Carl Lewis Net Worth 2022 – Salary, Income, Earnings

Carl Lewis Net Worth 

Carl Lewis has an estimated net worth of $16 million. Track and field athlete Carl Lewis competed in four Olympic Games. He won nine gold medals, including four at the 1984 Olympics in Los Angeles. He earns most of his income from his career as a track and field athlete.

Carl Lewis, a track and field athlete, qualified for the Olympics in 1980 but did not compete due to the United States’ boycott of the Moscow Games. He went on to compete in four Olympic Games, the first in 1984 in Los Angeles, the second in 1988 in Seoul, the third in 1992 in Barcelona, and the fourth in 1996 in Atlanta. Before retiring in 1997, he won numerous gold and silver medals.

To calculate the net worth of Carl Lewis, subtract all his liabilities from his total assets. Investments, savings, cash deposits, and any equity he has in a house, car, or other similar asset are included in the total assets. All debts, such as personal loans and mortgages, are included in total liabilities.

Here’s the breakdown of his net worth:

Name: Carl Lewis
Net Worth: $16 Million
Monthly Salary: $100 Thousand+
Annual Income: $2 Million
Source of Wealth: Track and field athlete, Actor

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Early Years

Frederick Carlton Lewis was born in Birmingham, Alabama on July 1, 1961. Carl and his three siblings were raised in Willingboro, New Jersey, where their parents, Bill and Evelyn Lewis, exposed them to a variety of arts and sports. Lewis went to plays and musicals with his mother and took cello, piano, and dance lessons.

Lewis began his track and field career by competing for the local town club, which his parents both coached. Lewis, who was initially short for his age, experienced a traumatic growth spurt at the age of 15, growing two and a half inches in a month, forcing him to use crutches until his body could adjust to the change.

Lewis was one of the top high school track and field athletes in the country by the time he was a senior in high school. That year, his long-jump mark of 26-8 set a new national prep record.

Lewis turned down the opportunity to attend Villanova University and instead enrolled at the University of Houston in 1980. Lewis continued to place track and field markers there. He was named the top amateur athlete in the United States in 1981 after becoming only the second person in NCAA history to win both the 100 meters and the long jump at the college championships. Jesse Owens, Lewis’ idol, had been the first to accomplish this feat.

Olympic Success

Lewis qualified for the 1980 Summer Games in Moscow, but he was unable to compete due to the United States’ boycott. Lewis became the most dominant force at the Games in Los Angeles four years later.

Lewis was transcendent in the 100 meters, setting an Olympic record by outrunning the next closest runner by a record eight feet. He went on to win three more gold medals in the long jump, 200, and 4×100 relay.

Lewis went on to compete in three more Olympics: the Seoul Olympics in 1988, the Barcelona Games in 1992, and the Atlanta Games in 1996. Lewis won nine gold medals in total, including a final gold in the long jump in 1996. That same year, Lewis regained the No. 1 ranking in the event, 15 years after first claiming the top spot.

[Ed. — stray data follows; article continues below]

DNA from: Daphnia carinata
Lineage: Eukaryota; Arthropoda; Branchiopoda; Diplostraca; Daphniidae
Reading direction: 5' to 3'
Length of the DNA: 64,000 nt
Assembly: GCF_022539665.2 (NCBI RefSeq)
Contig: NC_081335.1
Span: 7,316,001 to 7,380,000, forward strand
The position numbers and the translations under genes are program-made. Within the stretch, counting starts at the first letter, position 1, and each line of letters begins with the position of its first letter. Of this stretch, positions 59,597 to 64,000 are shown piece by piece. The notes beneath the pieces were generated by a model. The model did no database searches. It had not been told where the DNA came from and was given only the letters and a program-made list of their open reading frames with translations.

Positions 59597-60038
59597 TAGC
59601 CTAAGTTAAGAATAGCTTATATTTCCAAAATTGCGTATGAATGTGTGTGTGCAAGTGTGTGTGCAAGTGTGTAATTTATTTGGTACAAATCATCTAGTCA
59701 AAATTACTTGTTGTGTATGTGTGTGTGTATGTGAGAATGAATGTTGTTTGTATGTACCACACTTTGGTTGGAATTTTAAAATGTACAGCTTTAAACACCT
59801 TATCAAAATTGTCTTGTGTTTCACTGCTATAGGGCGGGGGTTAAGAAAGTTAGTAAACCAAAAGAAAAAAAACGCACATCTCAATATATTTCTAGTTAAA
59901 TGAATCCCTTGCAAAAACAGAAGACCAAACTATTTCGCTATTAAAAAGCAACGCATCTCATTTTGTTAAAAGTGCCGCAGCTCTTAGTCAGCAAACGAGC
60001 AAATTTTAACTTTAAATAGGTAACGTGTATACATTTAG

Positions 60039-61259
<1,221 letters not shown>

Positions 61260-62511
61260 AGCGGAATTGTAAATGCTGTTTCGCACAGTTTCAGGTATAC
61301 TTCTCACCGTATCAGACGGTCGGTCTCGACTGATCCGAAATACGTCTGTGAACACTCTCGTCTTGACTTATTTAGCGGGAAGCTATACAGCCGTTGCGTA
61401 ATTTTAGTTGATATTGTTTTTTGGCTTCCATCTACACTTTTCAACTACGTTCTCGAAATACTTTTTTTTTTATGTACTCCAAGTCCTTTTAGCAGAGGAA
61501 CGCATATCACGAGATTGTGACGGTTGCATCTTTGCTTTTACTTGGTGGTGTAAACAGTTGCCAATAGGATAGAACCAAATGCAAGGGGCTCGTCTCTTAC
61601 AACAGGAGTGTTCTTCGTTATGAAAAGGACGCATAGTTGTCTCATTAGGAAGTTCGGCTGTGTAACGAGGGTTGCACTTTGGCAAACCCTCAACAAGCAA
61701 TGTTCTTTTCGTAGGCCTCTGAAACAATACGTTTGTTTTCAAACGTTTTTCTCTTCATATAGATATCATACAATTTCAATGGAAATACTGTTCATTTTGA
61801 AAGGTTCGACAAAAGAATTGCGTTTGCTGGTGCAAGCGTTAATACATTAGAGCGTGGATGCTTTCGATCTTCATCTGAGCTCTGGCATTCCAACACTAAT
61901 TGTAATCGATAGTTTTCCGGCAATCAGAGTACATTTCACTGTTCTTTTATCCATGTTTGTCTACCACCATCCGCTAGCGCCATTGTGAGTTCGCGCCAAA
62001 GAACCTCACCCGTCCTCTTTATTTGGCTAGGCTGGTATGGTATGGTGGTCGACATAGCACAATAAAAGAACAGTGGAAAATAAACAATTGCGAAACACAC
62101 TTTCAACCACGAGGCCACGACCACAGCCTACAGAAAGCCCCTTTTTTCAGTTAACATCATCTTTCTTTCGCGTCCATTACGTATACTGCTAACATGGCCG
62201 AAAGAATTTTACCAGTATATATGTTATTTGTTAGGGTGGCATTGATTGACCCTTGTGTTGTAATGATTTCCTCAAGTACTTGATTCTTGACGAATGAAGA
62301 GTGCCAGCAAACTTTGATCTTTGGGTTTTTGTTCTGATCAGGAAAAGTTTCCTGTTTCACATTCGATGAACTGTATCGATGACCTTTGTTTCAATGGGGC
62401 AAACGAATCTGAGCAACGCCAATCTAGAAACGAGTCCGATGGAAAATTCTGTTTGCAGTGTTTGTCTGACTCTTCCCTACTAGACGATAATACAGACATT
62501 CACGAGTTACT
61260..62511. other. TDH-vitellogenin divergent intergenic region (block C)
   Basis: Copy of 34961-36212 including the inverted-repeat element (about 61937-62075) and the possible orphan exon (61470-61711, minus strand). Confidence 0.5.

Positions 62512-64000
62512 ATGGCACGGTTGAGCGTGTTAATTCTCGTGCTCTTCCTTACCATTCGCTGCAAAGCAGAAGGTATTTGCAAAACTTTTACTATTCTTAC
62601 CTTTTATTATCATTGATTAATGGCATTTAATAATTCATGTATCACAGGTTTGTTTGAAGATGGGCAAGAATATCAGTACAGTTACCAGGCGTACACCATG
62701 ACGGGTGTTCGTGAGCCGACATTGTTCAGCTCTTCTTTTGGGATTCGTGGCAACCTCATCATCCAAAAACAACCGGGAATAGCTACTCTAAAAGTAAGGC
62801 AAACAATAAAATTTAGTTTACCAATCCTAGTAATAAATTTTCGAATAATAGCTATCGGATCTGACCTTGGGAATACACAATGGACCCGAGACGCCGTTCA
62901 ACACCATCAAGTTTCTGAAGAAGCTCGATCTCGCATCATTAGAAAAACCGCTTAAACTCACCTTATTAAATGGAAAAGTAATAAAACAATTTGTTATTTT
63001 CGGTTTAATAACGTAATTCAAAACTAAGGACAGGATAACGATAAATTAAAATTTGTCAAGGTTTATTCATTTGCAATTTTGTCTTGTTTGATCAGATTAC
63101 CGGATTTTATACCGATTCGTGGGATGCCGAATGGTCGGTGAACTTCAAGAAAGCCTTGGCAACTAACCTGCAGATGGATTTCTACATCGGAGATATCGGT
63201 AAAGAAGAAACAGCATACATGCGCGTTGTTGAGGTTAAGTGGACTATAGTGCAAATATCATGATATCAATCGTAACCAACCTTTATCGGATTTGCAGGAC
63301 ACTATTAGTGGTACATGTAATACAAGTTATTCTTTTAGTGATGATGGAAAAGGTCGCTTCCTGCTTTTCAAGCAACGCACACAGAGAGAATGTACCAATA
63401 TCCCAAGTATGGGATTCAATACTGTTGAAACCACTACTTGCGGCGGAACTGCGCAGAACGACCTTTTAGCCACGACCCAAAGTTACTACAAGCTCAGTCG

Lewis also won eight World Championship gold medals in his career. Lewis’ athleticism was so impressive that the Dallas Cowboys drafted him in the 12th round of the 1984 NFL draft despite the fact that he had never played a down of college football. Two months later, in the tenth round of the NBA draft, the Chicago Bulls selected the track and field star.

Lewis’ long competitive career ended on August 26, 1997, when he competed in the 4×100 relay at the Berlin Grand Prix.

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Off the Track

Despite his Olympic success, Lewis has had a tumultuous relationship with the press and public. Lewis, who never lacks confidence, has been labeled as arrogant by many.

Lewis, who was already sponsored by Nike while a student at the University of Houston, tried unsuccessfully to counter the perception at the 1984 Games that he cared more about his commercial appeal than the Olympics themselves. As a result of that perception, the swath of endorsements he anticipated following his winning performances never materialized.

Furthermore, Lewis was outspoken in his opposition to fellow athletes who had been caught, or were perceived to be, using steroids to gain a competitive advantage. His main target was Canadian sprinter Ben Johnson, who beat Lewis in the 100m at the Seoul Olympics but had his title stripped after testing positive for a steroid.

However, Lewis had to admit in 2003 that he had tested positive for banned substances during the 1988 US Olympic trials. Lewis, in acknowledging the revelations, was far from contrite.

“It’s absurd,” he said. “What does it matter? I did track and field for 18 years and have been retired for five years, but they’re still talking about me, so I guess I still have it.”

Awards and Honors

Lewis was inducted into the USA Track & Field Hall of Fame in 2001. Around the same time, Sports Illustrated named him “Olympian of the Century,” and the International Olympic Committee named him “Sportsman of the Century.”

Further Reading

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